My husband often says that to fix something, you need the right tools. This is true in all aspects of life, but most of all in healthcare. To help people be active participants in their healthcare, they need the information to understand the rationale in their plan of care and make decisions that align with their goals.

A new Federal Rule went into effect on April 5, 2021, focused on ¬†Interoperability, Information Blocking, and ONC Health IT Certification. This is part of the 21st Century Cures Act, requiring healthcare providers to give patients access without charge to all the health information in their electronic medical records “without delay.”

The 21st Century Cures Act was signed into law in December 2016 with the goal is to ensure the patient is at the center of their care. Among the various aspects of the Cures Act, there is a mandate to providers to ensure patients have access to their medical records through smartphones, computers, patient portals, and other applications to provide them with more transparency and choices in their health care.

The new rules hold the promise of increased clinical collaboration between patients and their doctors, allowing for informed and better health care decision-making.

What notes must be shared? The eight (8) types of clinical notes that must be shared are outlined in the United States Core Data for Interoperability (USCDI) and include:

  • consultation notes
  • discharge summary notes
  • history & physical
  • imaging narratives
  • laboratory report narratives
  • pathology report narratives
  • procedure notes
  • progress notes

Clinical notes that do not apply

Psychotherapy notes that are separated from the rest of the individual’s medical record and are recorded (in any medium) by a health care provider who is a mental health professional documenting or analyzing the contents of conversation during a private counseling session or a group, joint, or family counseling session.

What does this mean for patients and for the healthcare team?

This is an important time for patients as well as professionals at the point of care. With greater access to their medical records, patients and their families will have a way to better participate in their own care. By having access to their doctor’s office notes, they can read the note to understand what the doctor said after they leave the appointment. They can share the note with their caregiver, a nurse, or other trusted person who is part of thier care team. Have access to these notes will allow them to read firsthand what the patient was told.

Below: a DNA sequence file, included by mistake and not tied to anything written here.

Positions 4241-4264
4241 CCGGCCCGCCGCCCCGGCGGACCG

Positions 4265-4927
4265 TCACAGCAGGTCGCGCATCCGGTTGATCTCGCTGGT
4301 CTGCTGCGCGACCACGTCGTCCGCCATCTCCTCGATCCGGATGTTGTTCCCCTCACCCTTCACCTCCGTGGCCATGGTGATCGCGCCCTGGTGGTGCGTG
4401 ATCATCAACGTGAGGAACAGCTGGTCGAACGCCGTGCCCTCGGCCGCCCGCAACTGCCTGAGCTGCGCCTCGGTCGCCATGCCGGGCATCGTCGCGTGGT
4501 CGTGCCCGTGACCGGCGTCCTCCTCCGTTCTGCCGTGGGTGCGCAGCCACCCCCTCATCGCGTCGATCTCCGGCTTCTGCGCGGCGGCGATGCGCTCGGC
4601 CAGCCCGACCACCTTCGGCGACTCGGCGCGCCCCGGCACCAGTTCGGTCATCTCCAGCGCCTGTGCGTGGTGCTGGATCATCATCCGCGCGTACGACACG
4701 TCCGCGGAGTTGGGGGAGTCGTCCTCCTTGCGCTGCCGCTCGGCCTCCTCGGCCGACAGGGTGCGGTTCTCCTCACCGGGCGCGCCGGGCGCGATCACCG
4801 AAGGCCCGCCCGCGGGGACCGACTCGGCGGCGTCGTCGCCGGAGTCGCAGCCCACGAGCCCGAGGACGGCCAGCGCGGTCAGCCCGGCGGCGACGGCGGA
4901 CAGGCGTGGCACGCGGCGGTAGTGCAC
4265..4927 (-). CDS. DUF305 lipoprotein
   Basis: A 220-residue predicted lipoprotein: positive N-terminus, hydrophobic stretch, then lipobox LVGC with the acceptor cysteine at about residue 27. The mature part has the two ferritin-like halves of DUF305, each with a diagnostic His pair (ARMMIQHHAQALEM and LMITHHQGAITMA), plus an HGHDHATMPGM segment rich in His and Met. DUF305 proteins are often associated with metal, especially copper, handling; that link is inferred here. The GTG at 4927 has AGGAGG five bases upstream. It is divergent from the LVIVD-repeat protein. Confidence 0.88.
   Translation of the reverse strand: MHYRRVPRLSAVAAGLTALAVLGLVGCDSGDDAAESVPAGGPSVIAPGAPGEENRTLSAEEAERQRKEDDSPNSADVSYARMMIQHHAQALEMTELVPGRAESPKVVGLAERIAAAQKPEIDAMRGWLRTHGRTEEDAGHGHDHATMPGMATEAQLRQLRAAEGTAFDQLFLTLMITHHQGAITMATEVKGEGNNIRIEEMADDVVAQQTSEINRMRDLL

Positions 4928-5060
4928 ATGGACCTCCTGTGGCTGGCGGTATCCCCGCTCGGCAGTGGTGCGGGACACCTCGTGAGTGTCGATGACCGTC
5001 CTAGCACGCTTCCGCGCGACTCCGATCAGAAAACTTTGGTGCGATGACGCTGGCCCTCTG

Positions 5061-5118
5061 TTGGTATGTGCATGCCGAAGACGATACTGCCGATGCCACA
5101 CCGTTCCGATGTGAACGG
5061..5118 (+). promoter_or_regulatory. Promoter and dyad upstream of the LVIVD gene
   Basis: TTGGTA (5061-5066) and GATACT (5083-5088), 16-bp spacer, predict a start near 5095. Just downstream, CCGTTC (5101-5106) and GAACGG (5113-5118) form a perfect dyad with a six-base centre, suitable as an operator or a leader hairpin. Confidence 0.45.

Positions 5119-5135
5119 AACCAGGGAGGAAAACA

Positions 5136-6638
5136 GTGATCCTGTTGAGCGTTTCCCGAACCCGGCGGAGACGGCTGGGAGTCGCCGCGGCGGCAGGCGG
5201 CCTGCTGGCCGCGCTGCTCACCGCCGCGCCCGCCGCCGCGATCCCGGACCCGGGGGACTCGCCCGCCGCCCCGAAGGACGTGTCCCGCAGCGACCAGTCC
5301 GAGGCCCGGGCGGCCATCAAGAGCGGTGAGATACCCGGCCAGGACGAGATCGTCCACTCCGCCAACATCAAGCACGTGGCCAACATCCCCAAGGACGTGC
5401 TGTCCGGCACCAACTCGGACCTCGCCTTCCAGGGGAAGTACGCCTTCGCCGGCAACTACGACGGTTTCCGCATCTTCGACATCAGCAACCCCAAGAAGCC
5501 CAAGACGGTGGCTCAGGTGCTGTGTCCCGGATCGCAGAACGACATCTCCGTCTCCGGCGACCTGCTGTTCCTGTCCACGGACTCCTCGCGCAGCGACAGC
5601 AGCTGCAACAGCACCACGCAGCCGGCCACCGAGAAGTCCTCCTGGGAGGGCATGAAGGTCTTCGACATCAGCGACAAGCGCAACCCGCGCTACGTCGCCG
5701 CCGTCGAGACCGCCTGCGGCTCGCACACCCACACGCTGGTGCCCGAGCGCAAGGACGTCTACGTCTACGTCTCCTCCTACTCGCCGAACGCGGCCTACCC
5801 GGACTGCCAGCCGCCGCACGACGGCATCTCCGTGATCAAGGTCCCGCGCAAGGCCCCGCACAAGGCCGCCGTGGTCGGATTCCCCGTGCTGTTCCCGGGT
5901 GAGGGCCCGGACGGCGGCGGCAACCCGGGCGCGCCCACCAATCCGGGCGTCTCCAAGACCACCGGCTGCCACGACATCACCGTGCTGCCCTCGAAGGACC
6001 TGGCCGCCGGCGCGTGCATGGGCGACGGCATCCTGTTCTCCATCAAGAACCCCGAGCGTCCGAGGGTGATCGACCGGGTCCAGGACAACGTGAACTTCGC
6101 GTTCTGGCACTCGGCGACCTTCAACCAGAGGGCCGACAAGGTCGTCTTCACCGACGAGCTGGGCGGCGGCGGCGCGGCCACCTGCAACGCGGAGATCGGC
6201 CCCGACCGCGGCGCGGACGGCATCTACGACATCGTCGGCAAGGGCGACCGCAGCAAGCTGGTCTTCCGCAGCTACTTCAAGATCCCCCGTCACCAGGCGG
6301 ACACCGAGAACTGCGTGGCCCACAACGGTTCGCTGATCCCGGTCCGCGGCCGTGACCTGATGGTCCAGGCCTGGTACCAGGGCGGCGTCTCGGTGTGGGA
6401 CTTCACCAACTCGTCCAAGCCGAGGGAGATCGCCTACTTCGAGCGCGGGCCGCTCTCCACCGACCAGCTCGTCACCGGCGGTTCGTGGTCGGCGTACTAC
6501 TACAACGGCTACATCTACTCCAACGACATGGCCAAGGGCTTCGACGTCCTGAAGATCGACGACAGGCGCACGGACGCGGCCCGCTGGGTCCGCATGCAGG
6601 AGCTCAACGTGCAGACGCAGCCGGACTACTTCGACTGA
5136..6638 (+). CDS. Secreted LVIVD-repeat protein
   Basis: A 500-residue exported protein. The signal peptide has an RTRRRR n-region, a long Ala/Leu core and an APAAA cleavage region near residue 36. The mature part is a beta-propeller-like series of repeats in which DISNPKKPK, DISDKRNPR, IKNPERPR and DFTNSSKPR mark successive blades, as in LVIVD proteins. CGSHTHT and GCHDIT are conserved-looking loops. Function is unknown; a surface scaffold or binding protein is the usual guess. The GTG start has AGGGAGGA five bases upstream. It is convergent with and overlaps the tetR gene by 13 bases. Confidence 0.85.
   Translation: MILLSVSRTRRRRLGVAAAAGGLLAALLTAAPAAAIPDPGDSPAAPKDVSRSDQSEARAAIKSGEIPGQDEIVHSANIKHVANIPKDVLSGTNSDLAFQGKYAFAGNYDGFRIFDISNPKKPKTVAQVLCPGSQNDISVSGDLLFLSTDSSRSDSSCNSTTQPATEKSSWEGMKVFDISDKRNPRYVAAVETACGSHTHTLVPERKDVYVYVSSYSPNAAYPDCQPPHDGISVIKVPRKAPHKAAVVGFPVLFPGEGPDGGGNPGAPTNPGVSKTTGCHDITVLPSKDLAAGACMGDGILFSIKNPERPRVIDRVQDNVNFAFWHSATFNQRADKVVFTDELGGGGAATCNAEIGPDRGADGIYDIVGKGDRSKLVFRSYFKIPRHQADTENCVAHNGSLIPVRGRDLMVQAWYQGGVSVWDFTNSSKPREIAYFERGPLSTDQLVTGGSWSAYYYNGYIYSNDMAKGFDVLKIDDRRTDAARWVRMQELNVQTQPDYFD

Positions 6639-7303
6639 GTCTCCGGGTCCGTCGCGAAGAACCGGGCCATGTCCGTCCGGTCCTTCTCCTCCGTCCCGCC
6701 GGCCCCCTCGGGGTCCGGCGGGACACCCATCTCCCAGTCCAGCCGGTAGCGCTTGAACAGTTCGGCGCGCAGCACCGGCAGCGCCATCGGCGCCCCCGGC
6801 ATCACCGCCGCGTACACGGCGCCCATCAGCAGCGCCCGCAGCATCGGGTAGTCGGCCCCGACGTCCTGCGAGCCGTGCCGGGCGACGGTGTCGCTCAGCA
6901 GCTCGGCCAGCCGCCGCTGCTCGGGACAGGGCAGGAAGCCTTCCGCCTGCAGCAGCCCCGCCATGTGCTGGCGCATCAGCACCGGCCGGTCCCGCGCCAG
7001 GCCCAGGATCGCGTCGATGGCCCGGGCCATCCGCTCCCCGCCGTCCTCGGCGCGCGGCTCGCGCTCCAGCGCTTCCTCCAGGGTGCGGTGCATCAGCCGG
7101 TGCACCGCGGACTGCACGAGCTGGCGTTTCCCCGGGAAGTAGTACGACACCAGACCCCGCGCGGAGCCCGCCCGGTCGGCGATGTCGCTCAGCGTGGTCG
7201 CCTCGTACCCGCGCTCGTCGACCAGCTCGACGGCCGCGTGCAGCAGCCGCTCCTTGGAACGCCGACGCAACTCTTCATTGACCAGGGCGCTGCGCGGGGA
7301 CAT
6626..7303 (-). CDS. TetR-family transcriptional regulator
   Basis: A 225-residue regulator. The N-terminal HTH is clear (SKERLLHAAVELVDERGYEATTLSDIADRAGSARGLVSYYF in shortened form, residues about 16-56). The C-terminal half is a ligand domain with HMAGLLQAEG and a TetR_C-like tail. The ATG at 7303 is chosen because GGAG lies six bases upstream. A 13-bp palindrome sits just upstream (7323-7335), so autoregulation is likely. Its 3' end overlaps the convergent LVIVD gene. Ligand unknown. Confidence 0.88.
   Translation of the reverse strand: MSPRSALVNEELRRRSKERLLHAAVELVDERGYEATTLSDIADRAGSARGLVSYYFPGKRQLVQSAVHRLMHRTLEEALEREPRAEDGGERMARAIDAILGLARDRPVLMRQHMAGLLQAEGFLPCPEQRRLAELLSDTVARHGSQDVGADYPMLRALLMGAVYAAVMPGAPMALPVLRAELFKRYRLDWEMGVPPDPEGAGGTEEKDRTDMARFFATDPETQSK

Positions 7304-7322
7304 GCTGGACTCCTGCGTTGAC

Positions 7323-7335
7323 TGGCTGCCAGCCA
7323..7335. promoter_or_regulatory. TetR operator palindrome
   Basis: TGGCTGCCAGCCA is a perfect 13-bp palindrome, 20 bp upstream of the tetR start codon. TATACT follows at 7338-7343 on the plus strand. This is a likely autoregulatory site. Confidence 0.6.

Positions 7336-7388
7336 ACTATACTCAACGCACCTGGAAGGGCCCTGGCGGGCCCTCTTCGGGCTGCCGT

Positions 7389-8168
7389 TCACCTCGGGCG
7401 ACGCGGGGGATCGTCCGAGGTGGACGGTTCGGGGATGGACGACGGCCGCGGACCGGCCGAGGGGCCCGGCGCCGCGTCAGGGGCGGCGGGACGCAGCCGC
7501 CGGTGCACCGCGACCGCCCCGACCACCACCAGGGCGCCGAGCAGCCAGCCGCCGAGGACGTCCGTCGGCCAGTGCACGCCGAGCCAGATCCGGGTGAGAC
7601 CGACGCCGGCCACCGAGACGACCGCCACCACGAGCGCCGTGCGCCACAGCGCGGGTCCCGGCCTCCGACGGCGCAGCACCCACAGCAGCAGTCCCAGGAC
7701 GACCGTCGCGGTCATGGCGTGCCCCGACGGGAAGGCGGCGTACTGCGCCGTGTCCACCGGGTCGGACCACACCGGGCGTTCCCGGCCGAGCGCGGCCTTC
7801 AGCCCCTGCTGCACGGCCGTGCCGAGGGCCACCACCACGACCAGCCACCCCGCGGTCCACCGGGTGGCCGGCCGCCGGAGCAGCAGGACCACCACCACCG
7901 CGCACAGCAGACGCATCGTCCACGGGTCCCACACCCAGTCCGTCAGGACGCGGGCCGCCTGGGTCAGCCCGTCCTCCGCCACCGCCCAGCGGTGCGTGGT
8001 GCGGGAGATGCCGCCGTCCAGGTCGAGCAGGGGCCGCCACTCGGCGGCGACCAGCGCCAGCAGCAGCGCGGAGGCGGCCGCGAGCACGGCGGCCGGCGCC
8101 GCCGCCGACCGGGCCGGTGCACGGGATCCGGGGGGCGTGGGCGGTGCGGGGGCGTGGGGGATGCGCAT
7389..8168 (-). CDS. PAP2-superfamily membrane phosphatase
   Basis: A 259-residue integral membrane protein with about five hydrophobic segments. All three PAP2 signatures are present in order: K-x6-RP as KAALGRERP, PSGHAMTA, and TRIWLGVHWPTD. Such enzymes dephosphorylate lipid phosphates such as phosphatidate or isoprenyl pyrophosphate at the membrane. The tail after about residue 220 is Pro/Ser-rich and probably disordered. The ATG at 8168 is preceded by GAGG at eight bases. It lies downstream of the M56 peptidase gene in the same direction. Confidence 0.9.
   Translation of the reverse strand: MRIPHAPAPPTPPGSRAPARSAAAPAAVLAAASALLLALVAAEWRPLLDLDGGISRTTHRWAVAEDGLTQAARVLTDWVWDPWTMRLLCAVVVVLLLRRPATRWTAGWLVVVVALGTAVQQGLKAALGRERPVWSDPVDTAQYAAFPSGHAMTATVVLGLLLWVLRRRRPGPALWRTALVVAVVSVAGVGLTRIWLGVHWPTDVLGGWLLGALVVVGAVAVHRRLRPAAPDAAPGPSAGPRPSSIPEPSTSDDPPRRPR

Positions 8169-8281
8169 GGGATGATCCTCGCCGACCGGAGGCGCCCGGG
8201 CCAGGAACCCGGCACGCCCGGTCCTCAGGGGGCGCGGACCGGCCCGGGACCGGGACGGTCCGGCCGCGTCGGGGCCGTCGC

Research shows that when patients are informed, they take part in their care by asking questions, allowing them to make choices that meet their goals. Patients and family members who are caregivers need help in keeping their records so that when they meet a new doctor or are hospitalized, they can produce records that helps their team better understand what has been done and how things are working. Having information to share improves care coordination, decreases fragmentation, duplication, and waste, which helps to lower healthcare costs. Having access to their medical records is a transformational step in engaging people in their health and healthcare.

Now that the Rule is in place, providers are working to ensure their systems allow patients access to their records. Patients should ask their doctors about how they provide access. As a nurse, patient/health advocate, please inform your patietns of this rule and help them through the process.

Resources:

Here are some links that will help patients, caregivers, and healthcare team members understand the new Rule.

  1. Here is a video of a patient who is excited to have access to his records and how this has helped him be an active member in his care. https://youtu.be/V41bhSWtQbI
  2. The Society for Participatory Medicine has been an advocate to help make this Rule come into practice.
  3. Open Notes: OpenNotes is an international movement committed to spreading and studying the effects of transparent communication among patients, families, and clinicians. They are motivated by evidence indicating that when health professionals offer patients and families ready access to clinical notes, the quality and safety of care improves. To learn more, visit their website at https://www.opennotes.org
  4. Health and Human Services Finalize Historic Rules to Provide Patients with More Control of their Health Data. https://www.cms.gov/newsroom/press-releases/hhs-finalizes-historic-rules-provide-patients-more-control-their-health-data

As a nurse, I am excited to see this new Rule come to fruition as it will allow people to be active members of the care team.

As a patient, I am excited as the new Rule allows me to access the doctor’s progress notes to review the information so I better understand my plan of care.

If you have had success in accessing and saving your medical records, please drop me a note as I am interested in how this is working.

Thanks for reading Nurse Advocate, have a good week!